Source: The Conference Board
The push by financial services and insurance companies to establish new offshore operations leveled off in 2009. At the same time, firms seeking cost reductions show greater interest in contracting with large international service providers to benefit from their economies of scale and scope, rather than creating fully owned offshore subsidiaries.
These are among the findings of Financial Services Offshoring: Moving Toward Fewer Captives and Global Cost Competitiveness released today, which is based on the fifth annual study on offshoring trends by the Center for International Business Education and Research's (CIBER) Offshoring Research Network (ORN) at Duke University's Fuqua School of Business and The Conference Board. The study is part of a wider research project into the effects of offshoring trends on American competitiveness.
The report is based on a survey of companies across the United States, Europe, and Australia from 2007-2009. It measures the sentiments of business managers as economies recover from the effects of the global financial crisis and grapple with subsequent economic upheaval in Europe.
The research also shows 2009 was marked by increasing efforts of finance and insurance firms to monetize current captive operations (in which processes are performed by a fully owned subsidiary in an offshore location). In addition, Latin America has emerged as a preferred location for offshoring contact centers and information technology functions.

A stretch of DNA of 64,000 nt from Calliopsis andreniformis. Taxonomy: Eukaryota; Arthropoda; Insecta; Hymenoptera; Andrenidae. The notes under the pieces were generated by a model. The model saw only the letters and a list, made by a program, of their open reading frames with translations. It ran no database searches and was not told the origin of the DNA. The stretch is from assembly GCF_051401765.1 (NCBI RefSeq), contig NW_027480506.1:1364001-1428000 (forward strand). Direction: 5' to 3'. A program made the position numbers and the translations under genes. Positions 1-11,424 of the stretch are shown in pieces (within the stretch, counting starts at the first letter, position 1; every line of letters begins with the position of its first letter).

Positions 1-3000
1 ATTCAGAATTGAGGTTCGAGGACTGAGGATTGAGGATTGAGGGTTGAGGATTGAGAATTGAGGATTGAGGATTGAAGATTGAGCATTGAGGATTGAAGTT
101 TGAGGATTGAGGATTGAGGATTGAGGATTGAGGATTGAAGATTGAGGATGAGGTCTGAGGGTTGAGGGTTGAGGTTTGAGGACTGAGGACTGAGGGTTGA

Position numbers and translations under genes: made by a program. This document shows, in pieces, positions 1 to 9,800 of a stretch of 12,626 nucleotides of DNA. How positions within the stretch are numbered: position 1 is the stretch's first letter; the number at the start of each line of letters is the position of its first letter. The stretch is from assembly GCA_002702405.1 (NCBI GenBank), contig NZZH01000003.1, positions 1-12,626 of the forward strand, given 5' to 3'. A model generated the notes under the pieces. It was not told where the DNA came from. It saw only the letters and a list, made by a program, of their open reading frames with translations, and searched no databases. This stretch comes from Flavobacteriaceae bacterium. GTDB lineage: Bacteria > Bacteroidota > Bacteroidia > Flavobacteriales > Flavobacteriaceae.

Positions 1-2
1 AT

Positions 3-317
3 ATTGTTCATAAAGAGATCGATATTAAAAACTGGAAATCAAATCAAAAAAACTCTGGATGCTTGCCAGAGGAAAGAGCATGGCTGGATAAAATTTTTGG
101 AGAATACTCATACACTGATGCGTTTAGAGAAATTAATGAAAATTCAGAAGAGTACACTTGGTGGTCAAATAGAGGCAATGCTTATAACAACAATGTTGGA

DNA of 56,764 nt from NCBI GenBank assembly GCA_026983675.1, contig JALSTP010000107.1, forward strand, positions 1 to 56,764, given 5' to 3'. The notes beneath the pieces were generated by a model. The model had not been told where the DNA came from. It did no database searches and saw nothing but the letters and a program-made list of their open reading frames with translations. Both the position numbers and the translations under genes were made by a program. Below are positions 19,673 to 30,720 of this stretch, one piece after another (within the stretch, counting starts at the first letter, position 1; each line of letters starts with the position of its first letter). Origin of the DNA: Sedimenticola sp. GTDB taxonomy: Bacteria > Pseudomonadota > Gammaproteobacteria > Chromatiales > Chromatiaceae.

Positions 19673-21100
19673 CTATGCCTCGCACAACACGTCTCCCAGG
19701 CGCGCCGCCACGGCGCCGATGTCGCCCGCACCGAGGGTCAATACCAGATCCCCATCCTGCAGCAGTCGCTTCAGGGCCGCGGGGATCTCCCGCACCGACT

"The global recession of the last two years seems to have slowed the creation of new offshore operations," said Fuqua Professor of Strategy and International Business Arie Lewin. "But we can expect the companies to expand the existing offshore operations they established over the past decade. Nearly two-thirds of finance and insurance firms in our survey plan new offshoring initiatives within three years, an increase from 42 percent in the 2007/2008 survey."
Although finance and insurance companies have faced a number of significant challenges in the past 24 months - from compliance with the Troubled Asset Relief Program (TARP) to geopolitical issues to the recession itself - the expansion of existing offshoring operations has increased, according to the report.
"Recent events have caused many firms to examine how and where their work is beining done," said Ton Heijmen, senior advisor at The Conference Board and one of the report's authors. "A client-facing bank teller in the United States does a significant amount of administrative work that could be shifted offshore, freeing the teller to concentrate on revenue-generating customer service tasks."
India remains the primary destination for outsourcing/offshoring, but the country's market share of outsourcing has declined slightly in recent years due to higher wages for Indian workers with graduate and doctoral degrees, shortages in certain IT capabilities, and the increasing cost of renting office space. Time differences have also contributed to the shift toward offshoring locations such as Argentina and Costa Rica, which are only one to three time zones away from many U.S. business centers.
For companies considering offshore operations, second- and third-tier cities in the United States and abroad provide attractive alternatives, offering lower operating costs and reduced exposure to geopolitical unrest. Areas such as central North Carolina's Research Triangle Park (Raleigh/Durham/Chapel Hill) and Jacksonville, Florida, have seen significant interest as offshoring destinations.
Source: Financial Services Offshoring: Moving Toward Fewer Captives and Global Cost Competitiveness, Executive Action #323, The Conference Board